It is human nature to want patterns, standards, and a structure of behavior. A pattern to conform is a kind of shelter. From the time we wake up in the morning to the time we bed down for the night, our lives are filled with patterns. Our lives have a certain structure. You do this and this and this and then after that you do this and this. Finally, after you are done with that, you do this. Fill in the you with your name and fill in every this with what you do on a daily basis, and there is the proof. Got a job? You have to be there by a certain time and once there you have specific duties to perform. Go to school? You have a schedule of classes starting and ending at certain times. Just a lazy bum? You still have a pattern of sitting around and being lazy. The words pattern, standard, structure, or conform, tend to make any person balk, especially those who value and selfishly guard their freedom. These words resonate with connotations of control and uniformity. Yet, as much as we hate to admit it, our lives are controlled. We are controlled not by the government or even by a living person but by our very nature. Human nature wants structure. It is in our nature to want to know what is expected, to know what is going to happen next. We cherish comfort, which is brought about by our patterns in life. Humans do not like to worry and without standards and a structured life filled with patterns, we would have to worry about almost everything that we normally take for granted. Yet, even though our very nature forces us into having a patterned life, that same nature (perhaps the more daring side) wants a stimulant, something to excite us. Therefore, stating that it is human nature to want a structured life is both valid and incorrect.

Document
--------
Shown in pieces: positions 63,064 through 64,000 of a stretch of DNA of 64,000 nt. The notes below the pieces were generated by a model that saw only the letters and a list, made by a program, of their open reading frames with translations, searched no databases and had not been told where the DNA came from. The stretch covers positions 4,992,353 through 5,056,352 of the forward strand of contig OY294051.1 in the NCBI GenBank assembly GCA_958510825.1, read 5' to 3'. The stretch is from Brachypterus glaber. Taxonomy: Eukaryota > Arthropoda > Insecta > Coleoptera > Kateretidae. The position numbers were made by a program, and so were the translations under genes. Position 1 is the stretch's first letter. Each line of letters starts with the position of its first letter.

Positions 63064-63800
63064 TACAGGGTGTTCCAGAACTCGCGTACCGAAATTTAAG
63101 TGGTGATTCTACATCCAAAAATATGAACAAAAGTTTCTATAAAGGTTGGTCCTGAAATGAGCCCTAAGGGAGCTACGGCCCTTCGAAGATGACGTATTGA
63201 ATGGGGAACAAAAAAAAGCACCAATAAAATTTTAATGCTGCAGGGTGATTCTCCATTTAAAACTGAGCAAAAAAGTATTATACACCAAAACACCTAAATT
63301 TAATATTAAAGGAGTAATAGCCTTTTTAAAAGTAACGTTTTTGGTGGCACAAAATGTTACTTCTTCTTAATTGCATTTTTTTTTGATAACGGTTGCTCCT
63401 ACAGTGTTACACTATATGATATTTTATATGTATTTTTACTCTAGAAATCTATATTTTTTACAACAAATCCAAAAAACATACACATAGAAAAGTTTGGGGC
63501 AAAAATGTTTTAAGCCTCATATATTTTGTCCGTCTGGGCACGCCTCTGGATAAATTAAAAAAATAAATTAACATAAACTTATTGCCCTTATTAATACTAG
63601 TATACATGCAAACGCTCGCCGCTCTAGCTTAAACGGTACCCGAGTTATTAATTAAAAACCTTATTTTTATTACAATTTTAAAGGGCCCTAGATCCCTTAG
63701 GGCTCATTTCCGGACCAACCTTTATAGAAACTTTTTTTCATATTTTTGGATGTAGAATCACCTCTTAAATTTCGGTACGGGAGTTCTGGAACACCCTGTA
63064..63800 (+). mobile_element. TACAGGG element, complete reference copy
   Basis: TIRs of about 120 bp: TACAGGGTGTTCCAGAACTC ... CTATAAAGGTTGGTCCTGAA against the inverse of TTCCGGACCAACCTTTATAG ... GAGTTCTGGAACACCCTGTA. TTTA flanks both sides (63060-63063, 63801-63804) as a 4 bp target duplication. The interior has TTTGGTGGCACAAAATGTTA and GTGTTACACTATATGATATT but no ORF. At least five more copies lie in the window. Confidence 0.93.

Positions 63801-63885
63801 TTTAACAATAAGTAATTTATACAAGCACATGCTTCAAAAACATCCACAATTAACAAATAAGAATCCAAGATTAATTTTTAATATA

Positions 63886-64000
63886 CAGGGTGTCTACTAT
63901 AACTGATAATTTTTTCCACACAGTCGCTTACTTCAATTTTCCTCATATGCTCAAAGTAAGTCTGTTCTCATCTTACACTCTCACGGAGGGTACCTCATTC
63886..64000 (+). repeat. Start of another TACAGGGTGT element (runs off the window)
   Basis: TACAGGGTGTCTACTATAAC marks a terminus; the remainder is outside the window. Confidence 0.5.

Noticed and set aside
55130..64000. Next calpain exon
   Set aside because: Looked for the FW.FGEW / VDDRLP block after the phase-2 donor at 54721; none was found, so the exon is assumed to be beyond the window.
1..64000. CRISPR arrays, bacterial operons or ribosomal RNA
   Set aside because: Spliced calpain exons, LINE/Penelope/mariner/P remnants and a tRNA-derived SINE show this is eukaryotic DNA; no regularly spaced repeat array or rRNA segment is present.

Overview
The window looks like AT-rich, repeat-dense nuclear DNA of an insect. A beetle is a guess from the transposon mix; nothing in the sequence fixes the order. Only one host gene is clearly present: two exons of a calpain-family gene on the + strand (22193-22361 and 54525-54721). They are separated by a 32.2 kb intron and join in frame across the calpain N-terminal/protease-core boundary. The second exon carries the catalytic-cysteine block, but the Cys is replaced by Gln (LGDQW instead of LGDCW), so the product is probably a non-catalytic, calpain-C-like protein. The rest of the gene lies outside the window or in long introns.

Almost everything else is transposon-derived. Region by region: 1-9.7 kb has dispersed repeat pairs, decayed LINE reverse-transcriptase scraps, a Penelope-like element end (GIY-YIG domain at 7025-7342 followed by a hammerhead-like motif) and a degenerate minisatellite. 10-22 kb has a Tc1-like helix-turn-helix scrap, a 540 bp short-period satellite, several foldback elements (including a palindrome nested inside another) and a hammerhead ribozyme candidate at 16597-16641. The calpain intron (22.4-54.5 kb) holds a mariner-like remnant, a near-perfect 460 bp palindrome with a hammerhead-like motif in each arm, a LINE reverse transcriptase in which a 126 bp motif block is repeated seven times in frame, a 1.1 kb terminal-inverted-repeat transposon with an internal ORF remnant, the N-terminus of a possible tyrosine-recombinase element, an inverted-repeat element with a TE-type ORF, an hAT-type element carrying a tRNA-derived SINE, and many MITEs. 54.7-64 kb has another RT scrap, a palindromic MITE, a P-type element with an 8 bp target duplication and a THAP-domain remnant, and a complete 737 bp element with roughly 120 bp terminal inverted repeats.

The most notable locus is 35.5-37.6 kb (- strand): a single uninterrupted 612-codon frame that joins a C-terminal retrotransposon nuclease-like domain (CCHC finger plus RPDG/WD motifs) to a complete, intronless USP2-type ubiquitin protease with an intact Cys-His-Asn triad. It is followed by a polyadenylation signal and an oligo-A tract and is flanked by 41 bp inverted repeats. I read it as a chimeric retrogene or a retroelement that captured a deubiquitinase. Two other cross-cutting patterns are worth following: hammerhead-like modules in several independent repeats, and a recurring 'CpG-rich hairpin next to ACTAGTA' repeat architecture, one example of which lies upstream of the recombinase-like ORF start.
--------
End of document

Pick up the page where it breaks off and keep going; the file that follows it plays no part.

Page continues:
Everyone needs and likes some sort of structure in their lives. Structure is comforting and when something causes an interruption in that pattern, we get confused or in some cases, angry. For example, in middle school, twice a semester, we would get a new schedule. Mind you, the classes itself never changed and the faces in every class stayed the same. Still our patterns were interrupted. A different teacher for homeroom, a different teacher bringing us to lunch. It was confusing and did not feel right and comfortable. Another example is something I am sure everyone can relate to. Remember those teachers who insisted on assigning seats? Just when I got used to a seat and learned to live with the people around me, the teacher would get the bright idea to mix us up and assign different seats. For a few days after, I would gravitate toward my old seat before realizing that I did not sit there anymore. I would be sitting in a different part of the room, sitting next to people I hadn t sat by before which was just a little disconcerting. My pattern had been interrupted, I was comfortable and suddenly not.